Piles of dead butterflies found after spraying for mosquitos in Fargo-Moorhead area

Mosquitos have been especially bad in the area this summer.
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Piles of dead monarch butterflies were found all over the Fargo-Moorhead area Thursday morning after the area was sprayed for mosquitos the night before. 

Cass County Vector Control conducted aerial spraying for mosquitos in a 100 square mile area Wednesday night, Valley News Live said. But a consequence of the spraying to get rid of mosquitos was the death of "thousands" of butterflies, according to KVRR.

Vector Control sprayed for mosquitos after traps this week revealed a record number of mosquitos in the area, tweets from Vector Control said

The abundance of mosquitos prompted complaints from residents angry that Vector Control wasn't doing enough to fight mosquitos, some of which have tested positive for West Nile, Forum News Service said. And more complaints rolled in after the butterflies were found dead. 

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“They mourn the loss of these insects that everybody enjoys and appreciates, they are beautiful creatures. We’re saddened by it, but the human health, and human comfort is paramount. That’s why we are here,” Cass County Vector Control Director Ben Prather told KVRR. “We’re in the middle of a pandemic. The last thing we want to do is tell people don’t go outside because the mosquitos are so bad.”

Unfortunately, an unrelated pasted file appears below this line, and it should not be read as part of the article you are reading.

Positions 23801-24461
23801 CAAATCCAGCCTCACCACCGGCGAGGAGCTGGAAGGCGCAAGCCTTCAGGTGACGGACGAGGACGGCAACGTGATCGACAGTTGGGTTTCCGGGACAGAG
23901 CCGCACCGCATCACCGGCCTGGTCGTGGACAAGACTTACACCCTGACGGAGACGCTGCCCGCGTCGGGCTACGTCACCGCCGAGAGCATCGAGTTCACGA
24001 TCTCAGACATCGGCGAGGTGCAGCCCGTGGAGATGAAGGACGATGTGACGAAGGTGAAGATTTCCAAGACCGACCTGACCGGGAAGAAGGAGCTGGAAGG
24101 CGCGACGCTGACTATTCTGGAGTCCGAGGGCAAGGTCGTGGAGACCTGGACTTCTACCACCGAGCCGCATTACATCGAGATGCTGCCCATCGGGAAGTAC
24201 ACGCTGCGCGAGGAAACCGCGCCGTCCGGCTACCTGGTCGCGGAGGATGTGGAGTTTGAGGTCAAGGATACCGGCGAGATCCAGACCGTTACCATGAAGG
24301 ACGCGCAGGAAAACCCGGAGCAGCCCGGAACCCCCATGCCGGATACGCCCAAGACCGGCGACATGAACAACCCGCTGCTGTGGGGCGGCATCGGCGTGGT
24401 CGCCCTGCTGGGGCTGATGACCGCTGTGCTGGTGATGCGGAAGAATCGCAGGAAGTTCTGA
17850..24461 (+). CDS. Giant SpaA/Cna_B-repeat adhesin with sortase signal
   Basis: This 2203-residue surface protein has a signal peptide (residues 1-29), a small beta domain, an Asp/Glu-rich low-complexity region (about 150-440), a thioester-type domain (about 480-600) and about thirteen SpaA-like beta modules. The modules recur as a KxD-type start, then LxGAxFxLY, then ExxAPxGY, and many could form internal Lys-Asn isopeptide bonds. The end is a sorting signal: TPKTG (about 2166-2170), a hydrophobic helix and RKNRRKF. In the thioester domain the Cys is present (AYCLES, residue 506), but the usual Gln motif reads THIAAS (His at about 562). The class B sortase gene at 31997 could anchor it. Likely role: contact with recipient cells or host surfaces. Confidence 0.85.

A Change.org petition is urging Vector Control to use a Pyrethoid-based insecticide, which is less toxic than others. Vector Control told KVRR it already uses it and according to Forum News Service, the agency hasn't changed its process or procedure in spraying for mosquitos in 10 years. 

BMTN has reached out to Vector Control for comment. 

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